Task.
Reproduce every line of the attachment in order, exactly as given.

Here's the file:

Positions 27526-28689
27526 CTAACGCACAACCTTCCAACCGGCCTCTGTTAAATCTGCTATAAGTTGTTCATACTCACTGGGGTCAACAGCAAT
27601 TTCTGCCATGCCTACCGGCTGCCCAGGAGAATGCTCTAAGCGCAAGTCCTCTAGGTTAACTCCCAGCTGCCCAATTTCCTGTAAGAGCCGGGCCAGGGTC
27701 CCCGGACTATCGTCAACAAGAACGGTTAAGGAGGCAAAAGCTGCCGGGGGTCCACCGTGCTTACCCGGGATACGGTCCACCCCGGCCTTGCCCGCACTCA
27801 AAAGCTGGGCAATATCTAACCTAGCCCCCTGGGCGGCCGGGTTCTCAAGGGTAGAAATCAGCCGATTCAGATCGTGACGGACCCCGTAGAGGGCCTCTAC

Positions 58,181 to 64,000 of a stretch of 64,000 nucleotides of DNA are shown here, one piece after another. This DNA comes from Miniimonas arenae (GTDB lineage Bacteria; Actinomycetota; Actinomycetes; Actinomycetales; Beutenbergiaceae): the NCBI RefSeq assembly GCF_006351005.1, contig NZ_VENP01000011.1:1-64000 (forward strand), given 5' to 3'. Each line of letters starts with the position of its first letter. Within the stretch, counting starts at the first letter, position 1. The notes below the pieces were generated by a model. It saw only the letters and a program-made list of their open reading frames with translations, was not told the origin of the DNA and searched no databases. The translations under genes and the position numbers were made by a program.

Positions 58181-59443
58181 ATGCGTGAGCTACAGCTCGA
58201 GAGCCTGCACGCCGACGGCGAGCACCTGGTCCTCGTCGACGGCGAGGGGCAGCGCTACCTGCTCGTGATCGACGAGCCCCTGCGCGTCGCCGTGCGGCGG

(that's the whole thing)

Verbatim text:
Positions 27526-28689
27526 CTAACGCACAACCTTCCAACCGGCCTCTGTTAAATCTGCTATAAGTTGTTCATACTCACTGGGGTCAACAGCAAT
27601 TTCTGCCATGCCTACCGGCTGCCCAGGAGAATGCTCTAAGCGCAAGTCCTCTAGGTTAACTCCCAGCTGCCCAATTTCCTGTAAGAGCCGGGCCAGGGTC
27701 CCCGGACTATCGTCAACAAGAACGGTTAAGGAGGCAAAAGCTGCCGGGGGTCCACCGTGCTTACCCGGGATACGGTCCACCCCGGCCTTGCCCGCACTCA
27801 AAAGCTGGGCAATATCTAACCTAGCCCCCTGGGCGGCCGGGTTCTCAAGGGTAGAAATCAGCCGATTCAGATCGTGACGGACCCCGTAGAGGGCCTCTAC

Positions 58,181 to 64,000 of a stretch of 64,000 nucleotides of DNA are shown here, one piece after another. This DNA comes from Miniimonas arenae (GTDB lineage Bacteria; Actinomycetota; Actinomycetes; Actinomycetales; Beutenbergiaceae): the NCBI RefSeq assembly GCF_006351005.1, contig NZ_VENP01000011.1:1-64000 (forward strand), given 5' to 3'. Each line of letters starts with the position of its first letter. Within the stretch, counting starts at the first letter, position 1. The notes below the pieces were generated by a model. It saw only the letters and a program-made list of their open reading frames with translations, was not told the origin of the DNA and searched no databases. The translations under genes and the position numbers were made by a program.

Positions 58181-59443
58181 ATGCGTGAGCTACAGCTCGA
58201 GAGCCTGCACGCCGACGGCGAGCACCTGGTCCTCGTCGACGGCGAGGGGCAGCGCTACCTGCTCGTGATCGACGAGCCCCTGCGCGTCGCCGTGCGGCGG